Record high gas prices, a gridlock transportation network, increasing health conditions related to physical inactivity, and heightened environmental concerns have led to a reassessment of the transportation options available in this country, as well as a subsequent shift from driving to more active transport such as walking and bicycling. In addition, the need for efficient transportation alternatives is important because approximately one-third of the population in the U.S. is unable to drive because of age, disability, choice or license restrictions. For these reasons it is essential for states and communities to establish and support a safe and convenient environment for pedestrians and cyclists. The National Conference of State Legislatures (NCSL) produced this report to document distinct state approaches to encourage bicycling and walking.
The report first offers an overview of recent trends in bicycling and walking and the economic, public health, transportation, and environmental benefits related to these active transport options. The following section of the report provides a snapshot of the current state of bicycling and walking in the U.S., as well as the federal involvement in bicycling and walking policy. Lastly, the report examines state legislative activity in three key areas pertaining to bicycling and walking: funding, planning, and safety. A visual tour of a bicycling- and walking-friendly community with samples of infrastructure design elements is also featured in this comprehensive report, beginning on page 38.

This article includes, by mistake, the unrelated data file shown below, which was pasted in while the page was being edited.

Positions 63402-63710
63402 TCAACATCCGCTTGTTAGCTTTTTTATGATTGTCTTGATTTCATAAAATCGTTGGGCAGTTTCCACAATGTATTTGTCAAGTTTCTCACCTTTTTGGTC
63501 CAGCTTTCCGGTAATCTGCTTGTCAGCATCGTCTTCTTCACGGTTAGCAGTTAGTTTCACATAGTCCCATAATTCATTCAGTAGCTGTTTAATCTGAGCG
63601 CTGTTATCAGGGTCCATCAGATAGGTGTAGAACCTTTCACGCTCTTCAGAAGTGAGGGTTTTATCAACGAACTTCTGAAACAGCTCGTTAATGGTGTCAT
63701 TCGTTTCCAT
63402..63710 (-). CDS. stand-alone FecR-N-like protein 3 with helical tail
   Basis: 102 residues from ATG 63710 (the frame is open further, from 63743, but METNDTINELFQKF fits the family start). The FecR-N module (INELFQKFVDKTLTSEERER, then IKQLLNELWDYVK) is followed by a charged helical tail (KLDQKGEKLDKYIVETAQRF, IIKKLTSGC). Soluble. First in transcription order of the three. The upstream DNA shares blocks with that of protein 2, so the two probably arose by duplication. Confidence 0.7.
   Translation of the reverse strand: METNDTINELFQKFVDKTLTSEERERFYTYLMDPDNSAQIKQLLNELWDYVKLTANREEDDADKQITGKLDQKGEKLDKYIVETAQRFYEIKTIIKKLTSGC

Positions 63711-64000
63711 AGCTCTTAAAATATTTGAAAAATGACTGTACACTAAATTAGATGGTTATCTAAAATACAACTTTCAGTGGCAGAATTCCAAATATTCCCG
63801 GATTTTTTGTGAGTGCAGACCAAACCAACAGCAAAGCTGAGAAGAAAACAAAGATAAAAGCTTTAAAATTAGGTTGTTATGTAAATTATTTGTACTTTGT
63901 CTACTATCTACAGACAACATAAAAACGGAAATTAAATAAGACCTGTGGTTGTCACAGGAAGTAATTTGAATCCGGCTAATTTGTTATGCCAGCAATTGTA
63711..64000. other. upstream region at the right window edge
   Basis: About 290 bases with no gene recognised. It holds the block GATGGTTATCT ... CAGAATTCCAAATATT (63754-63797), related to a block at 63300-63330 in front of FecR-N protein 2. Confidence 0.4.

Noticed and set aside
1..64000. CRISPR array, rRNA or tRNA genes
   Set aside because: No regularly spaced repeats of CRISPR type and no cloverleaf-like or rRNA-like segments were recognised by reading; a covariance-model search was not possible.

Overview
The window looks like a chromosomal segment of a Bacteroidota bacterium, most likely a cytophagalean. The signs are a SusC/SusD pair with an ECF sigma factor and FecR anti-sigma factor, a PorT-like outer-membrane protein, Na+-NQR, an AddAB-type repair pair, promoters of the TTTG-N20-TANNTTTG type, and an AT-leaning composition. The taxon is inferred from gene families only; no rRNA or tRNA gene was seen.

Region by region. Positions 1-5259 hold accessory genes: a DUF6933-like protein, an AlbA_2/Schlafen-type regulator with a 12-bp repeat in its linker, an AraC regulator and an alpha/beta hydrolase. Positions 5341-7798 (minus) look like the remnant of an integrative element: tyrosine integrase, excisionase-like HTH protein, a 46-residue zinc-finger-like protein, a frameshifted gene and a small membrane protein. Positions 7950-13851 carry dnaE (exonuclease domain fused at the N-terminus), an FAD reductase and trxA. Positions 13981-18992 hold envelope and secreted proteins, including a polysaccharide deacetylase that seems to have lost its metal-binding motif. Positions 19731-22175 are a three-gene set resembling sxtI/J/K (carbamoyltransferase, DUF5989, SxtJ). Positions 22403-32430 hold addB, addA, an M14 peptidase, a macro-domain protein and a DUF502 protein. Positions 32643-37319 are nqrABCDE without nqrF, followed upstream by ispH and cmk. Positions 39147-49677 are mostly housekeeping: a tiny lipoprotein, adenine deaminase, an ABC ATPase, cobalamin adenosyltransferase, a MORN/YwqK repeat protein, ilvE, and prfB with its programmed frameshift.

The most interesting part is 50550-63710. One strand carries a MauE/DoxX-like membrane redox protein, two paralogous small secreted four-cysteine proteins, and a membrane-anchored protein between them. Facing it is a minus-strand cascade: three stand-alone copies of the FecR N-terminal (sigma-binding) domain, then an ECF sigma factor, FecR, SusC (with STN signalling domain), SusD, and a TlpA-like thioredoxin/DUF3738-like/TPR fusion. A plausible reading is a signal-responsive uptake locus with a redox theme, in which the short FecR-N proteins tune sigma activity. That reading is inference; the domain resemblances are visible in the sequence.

Other report highlights include:
- To ensure cities pay adequate attention to bicycle funding, a few states have established a minimum amount of the transportation funding budget that must be used for bicycle funding. For example, Oregon’s “Bike Bill” requires that the state, county or city must spend at least 1 percent of money received from the state highway fund on bike facilities, infrastructure and sidewalks.
- Many states have established grant programs to fund their efforts to increase active transport. Colorado uses revenue from the state lottery for trails and other outdoor projects. The Colorado State Trails grants program has built of restored more than 650 miles of state trails.
How to Use
Local officials, community leaders, and planners should use this comprehensive and detailed report to gain an understanding of the current climate for bicyclists and pedestrians in America and to learn how state legislation is working to improve conditions for non-motorized transportation modes. The case studies highlighted in the report should be used when establishing statewide initiatives that will make biking and walking safer and more convenient for all residents. This is an excellent resource for any community looking for guidance to plan and fund local biking and walking projects, programs, and infrastructure.